The Pensions Regulator (‘TPR’) recently agreed a settlement package for the Sanofi Pension Scheme (the ‘Scheme’) following concerns over employer covenants due to a number of corporate restructurings and inter-group debts. The settlement highlights TPR’s willingness to settle its investigations as a mechanism for resolving issues with schemes and also serves as a useful reminder (timely given the coming changes in the Pension Schemes Act 2021) to trustees and employers to consider the effects of corporate activity on their schemes’ covenants.
Sanofi SA, a global healthcare company based in France with several UK subsidiaries, undertook a number of group restructures, which caused concern for TPR over weakened covenants for the UK based Sanofi Pension Scheme due to significant dividends being paid as part of the transactions, as well as inter-group loans meaning finances were not readily accessible to employers. As at 1 January 2018, the scheme had around 16,500 members, an ongoing funding deficit of £279 million and an estimated buyout deficit of £1,692 million.
After initially seeking FSDs (financial support directions) from various group companies, a settlement was reached by which:
- the Scheme received a guarantee package from Sanofi SA (parent company), guaranteeing a level of annual DRCs (deficit recovery contributions) to ensure the Scheme reached its prudent LTFT (long term funding target), as well as additional protection of up to £730 million in the event of insolvency within 20 years;
- any dividends paid to the Group will be matched by payments for the same amount to the Scheme; and
- an upfront payment of £37million was made into the Scheme.
Approach from the TPR
The different aspects to the settlement package would appear to have significantly reduced risk for the Scheme. TPR comments that “we believe that this settlement has considerably increased the likelihood that members will receive their benefits in full and is a good example of a global group meeting their responsibility for a UK-based scheme”. The settlement shows that TPR will consider all credible settlement proposals and that meaningful settlements can be achieved.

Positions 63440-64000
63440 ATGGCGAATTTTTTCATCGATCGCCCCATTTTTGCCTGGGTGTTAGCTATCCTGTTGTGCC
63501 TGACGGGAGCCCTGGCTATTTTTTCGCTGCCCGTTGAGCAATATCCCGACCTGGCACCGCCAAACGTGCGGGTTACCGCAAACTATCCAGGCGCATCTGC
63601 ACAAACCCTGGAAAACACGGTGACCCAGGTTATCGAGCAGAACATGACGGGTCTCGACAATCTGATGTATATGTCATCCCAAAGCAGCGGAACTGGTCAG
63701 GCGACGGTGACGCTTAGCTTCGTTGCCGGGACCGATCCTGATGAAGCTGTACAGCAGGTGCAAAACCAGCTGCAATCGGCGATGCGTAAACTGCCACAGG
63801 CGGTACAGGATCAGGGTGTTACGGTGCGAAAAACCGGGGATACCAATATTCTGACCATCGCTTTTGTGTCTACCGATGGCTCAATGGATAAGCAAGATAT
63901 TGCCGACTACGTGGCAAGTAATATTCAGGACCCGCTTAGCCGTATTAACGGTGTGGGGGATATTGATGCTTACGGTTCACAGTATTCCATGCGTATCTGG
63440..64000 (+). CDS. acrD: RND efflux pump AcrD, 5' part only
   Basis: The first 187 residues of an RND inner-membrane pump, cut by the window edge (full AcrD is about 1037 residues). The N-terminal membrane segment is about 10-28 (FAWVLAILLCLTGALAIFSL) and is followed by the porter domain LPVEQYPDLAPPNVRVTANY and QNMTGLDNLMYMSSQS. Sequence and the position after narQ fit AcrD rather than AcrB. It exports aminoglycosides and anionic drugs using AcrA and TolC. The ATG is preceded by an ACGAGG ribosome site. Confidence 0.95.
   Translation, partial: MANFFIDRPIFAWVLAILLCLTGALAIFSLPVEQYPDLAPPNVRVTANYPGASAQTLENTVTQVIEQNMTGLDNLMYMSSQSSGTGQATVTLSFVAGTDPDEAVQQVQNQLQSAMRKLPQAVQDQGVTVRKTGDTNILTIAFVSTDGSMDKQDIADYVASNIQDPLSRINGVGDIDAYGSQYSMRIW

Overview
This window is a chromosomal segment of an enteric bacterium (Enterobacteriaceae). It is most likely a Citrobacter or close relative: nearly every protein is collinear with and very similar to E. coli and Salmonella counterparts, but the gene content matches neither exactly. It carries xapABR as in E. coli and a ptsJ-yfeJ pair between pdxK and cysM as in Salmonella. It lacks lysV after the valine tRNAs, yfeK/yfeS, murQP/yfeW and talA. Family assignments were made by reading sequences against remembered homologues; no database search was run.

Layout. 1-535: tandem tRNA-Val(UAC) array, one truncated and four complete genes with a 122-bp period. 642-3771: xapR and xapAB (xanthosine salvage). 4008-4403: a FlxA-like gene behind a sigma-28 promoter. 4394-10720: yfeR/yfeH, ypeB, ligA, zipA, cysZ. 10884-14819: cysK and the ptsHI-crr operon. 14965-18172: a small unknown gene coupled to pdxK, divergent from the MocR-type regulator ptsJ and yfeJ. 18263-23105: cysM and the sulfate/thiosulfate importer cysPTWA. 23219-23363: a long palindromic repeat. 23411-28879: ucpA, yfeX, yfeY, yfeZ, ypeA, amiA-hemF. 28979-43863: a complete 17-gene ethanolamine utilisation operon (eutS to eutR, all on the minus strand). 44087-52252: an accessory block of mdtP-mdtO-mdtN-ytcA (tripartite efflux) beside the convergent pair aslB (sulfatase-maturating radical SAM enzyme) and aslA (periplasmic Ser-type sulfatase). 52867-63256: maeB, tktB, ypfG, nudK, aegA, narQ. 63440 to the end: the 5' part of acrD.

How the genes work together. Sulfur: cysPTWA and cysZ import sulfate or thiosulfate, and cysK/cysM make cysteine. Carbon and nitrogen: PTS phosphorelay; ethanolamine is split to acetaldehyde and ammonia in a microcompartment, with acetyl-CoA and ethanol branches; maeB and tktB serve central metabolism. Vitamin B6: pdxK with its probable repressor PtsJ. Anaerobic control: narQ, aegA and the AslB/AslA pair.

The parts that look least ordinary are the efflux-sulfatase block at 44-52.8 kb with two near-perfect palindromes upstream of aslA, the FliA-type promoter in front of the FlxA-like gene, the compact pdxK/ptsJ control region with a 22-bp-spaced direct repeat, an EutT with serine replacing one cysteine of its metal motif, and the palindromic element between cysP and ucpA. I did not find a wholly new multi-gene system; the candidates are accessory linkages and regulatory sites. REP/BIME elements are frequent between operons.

A recent freedom of information request shows that it has used its two main anti-avoidance powers (financial support directions and contribution notices) seven times in the last five years. Our experience is of TPR being involved with significantly more schemes than that and so this shows that TPR is looking to apply its powers in a sensible way; selecting which investigations to take the course and which to settle.
Given that some enforcement cases can incur significant costs due to their complexity and can take years to fully resolve, settlement can often be a more appropriate and beneficial mechanism for resolving disputes. Our experience on numerous regulatory matters is that often the advisors’ costs can be material and that an early settlement offer (diverting money for future costs to the settlement amount) might save potential targets time and cost as well as increase members’ likelihood of receiving full benefits.
TPR has recently highlighted the factors it will take into account when choosing to settle disputes in its recently published Settlement Policy.
What does this mean in practice?
Trustees and employers will note the significant settlement achieved in the Sanofi matter. It is interesting that there had been several transactions and that the pensions scheme had received some mitigation as a result of them. The key questions for trustees in discussions with employers will no doubt be: “is the mitigation sufficient?”
If you would like to discuss corporate activity and the potential impact on DB schemes, then please contact Chris Brown, Director in our Pensions team.
...an agreement was reached that provides the pension scheme with enhanced financial support. This has, in our view, considerably increased the likelihood that members will receive their benefits in full.